Everything started 20 years ago, more or less. I was tired of my previous job and started getting more and more connected to what was at that time, and still is my biggest passion – wine. I started going to a very good wine bar after work with a good friend of mine, who is now a chef. It was the first wine bar in my hometown serving high-quality wine by the glass, with appetizers.
My curiosity for wine was growing, so I decided to attend sommelier classes. I attended three levels of Italian Sommelier Association to become a sommelier, and three months of wine marketing at the Gambero Rosso school in Rome. I quit my previous job and started a wine distribution and representative agency with a partner in my area. We were selling very prestigious wines within our territory.
I then opened a wine shop in my hometown. That’s when I received a call from a friend of mine in Hong Kong, whose company was looking for a manager in the wine industry. This was the beginning of 2011 when I decided to move to live and work in Hong Kong. I found the wine market was oversaturated and it led to a stressful lifestyle.
On a short trip to Koh Samui, I fell in love with Thailand and decided to change lifestyle. I chose Phuket because it was a more connected and internationally oriented destination. After a few months of trying to figure out what to do, it became apparent that the calibre of the wine offering, five years ago, was low. I thought it was an open market for good quality wine. Along with my passion for selling wine, the good amount of interest in high-quality wine and the recently opened Boat Avenue, Phuket made an ideal location to start the shop.
The Osteria concept may be foreign to some. Could you explain it?
Osteria is a very common concept in Italy. It has been around since ancient Rome, where they had shops selling food and selling wine as well. They were set up in strategic locations; selling refreshments and food to travellers. They quickly became a meeting and aggregation points, and often featured music, although easy food and wine were the main focus.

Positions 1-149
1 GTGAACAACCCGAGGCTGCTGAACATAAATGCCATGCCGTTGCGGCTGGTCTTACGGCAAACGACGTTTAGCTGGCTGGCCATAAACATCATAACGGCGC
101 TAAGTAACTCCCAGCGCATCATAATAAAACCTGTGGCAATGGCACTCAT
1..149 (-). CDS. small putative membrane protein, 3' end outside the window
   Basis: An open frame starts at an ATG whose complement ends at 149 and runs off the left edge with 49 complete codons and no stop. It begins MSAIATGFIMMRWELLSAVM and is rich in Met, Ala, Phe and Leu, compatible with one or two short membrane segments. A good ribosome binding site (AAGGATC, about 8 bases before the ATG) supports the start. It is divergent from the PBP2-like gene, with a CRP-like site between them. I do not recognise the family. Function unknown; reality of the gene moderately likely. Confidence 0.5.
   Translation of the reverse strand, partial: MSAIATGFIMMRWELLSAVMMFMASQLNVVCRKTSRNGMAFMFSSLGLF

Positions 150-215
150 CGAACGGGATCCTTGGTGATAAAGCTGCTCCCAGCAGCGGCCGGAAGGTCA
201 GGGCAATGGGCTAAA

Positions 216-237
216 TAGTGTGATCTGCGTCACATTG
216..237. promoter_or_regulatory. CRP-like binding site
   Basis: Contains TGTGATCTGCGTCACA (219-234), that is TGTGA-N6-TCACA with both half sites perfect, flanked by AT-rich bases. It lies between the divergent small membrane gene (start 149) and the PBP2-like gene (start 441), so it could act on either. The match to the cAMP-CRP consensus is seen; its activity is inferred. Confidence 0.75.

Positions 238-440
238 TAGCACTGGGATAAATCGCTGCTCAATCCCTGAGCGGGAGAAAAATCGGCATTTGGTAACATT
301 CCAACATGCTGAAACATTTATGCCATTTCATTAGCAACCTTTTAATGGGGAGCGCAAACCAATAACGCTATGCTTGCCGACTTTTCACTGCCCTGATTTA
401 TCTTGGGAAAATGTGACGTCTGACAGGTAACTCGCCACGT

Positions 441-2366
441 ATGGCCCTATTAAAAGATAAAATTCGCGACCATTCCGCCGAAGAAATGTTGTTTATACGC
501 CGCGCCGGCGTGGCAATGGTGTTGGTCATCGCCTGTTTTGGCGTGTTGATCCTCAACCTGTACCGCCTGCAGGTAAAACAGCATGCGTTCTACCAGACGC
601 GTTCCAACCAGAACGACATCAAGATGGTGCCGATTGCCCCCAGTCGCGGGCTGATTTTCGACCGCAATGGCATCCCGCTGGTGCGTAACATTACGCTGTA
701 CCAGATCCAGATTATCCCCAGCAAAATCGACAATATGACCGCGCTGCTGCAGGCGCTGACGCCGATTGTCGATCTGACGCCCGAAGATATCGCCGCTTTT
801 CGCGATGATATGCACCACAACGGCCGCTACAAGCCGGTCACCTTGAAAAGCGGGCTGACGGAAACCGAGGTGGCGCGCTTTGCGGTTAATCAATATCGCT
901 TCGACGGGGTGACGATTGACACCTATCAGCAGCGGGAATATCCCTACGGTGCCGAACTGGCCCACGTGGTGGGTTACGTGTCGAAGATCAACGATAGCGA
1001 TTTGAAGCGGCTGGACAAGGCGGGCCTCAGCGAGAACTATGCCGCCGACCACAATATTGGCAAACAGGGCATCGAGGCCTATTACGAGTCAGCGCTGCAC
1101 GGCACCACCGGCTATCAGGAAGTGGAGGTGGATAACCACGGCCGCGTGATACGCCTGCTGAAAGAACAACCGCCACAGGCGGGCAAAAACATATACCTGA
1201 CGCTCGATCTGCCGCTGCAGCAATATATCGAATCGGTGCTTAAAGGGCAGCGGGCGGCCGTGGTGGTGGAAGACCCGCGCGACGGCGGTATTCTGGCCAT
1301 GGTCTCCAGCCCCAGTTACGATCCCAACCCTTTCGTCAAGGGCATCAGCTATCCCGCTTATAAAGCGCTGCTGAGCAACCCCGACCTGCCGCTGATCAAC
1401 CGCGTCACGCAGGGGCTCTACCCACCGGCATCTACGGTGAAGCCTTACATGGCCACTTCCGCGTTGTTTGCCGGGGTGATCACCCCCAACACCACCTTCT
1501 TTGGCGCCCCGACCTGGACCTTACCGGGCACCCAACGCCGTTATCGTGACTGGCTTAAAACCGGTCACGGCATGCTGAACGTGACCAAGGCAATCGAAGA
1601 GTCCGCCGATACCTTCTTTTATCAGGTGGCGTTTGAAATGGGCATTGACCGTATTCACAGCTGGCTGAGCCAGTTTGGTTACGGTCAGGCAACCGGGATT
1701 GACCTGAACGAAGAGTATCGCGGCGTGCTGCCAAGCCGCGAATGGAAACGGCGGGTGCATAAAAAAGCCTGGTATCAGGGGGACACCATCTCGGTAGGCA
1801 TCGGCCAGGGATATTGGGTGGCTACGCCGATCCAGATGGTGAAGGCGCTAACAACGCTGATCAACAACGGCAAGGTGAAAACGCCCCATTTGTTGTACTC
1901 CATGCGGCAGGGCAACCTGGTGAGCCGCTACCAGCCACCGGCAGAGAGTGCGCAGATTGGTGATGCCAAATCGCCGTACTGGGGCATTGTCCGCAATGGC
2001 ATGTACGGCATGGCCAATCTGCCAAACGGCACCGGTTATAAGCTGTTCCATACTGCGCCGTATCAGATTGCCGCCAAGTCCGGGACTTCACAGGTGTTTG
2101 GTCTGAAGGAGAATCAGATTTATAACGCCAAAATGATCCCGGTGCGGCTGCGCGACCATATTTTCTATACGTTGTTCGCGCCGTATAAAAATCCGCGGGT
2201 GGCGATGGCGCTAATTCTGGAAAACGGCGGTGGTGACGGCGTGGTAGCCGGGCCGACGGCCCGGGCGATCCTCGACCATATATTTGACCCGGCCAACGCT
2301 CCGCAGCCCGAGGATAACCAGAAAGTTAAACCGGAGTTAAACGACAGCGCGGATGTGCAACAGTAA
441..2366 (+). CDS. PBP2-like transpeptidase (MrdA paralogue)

Over time the style has changed, and now my Osteria is a place where you go dressed casually, enjoy good wine and traditional food – food sometimes not on the menu, because chef Bruna will find something special in the market on a day, and create a special dish for that week. This is also the main difference between my Osteria and a restaurant. The food on offer isn’t strictly what’s on the menu.
In summary, the concept is quite simple. A relaxed atmosphere, good food, good wine and good music.
For someone interested in understanding the process involved in pairing the right wine with a dish, how does it work?
Well, when a customer selects a dish, I can suggest the right wine to go with it. Many factors are involved. This is something that was part of my training, but also part of my 35 years of experience.
What was your vision for your career when you started in this industry?
I always travel – physically or in my mind. With my previous job, I wasn’t satisfied. When I started working with wine, my desire was always to work abroad. It’s always been one of my dreams – to work abroad with wine and food. Anyone who knows me would tell me that they knew I would have never lived and worked in my hometown forever. Sooner or later I was going to leave and do something somewhere else. The wine was the right tool and the right reason for me to be able to achieve this vision.
What industry similarities and differences have you found between Phuket and Italy?
I could see at the time that the wine market was not mature, and this was a positive thing. In Italy, I had a wine bar and wine shop, but there are many competitors and the market is saturated. It’s always been different here; like a mission. A mission for me to bring Italian wines, food and culture, which are all tightly connected to Phuket.
The market then was ready to receive this challenge, so I think I did it at the right time. I saw a gap in the market so the opportunity was there. Several people, five or so years ago thought my idea to open a wine shop selling only Italian wines was crazy. I remember them telling me that. Maybe I was crazy, maybe I knew what I was doing – but I’m passionate, so it worked. If you have passion, professionalism and knowledge, and do it the right way – with some luck it could work.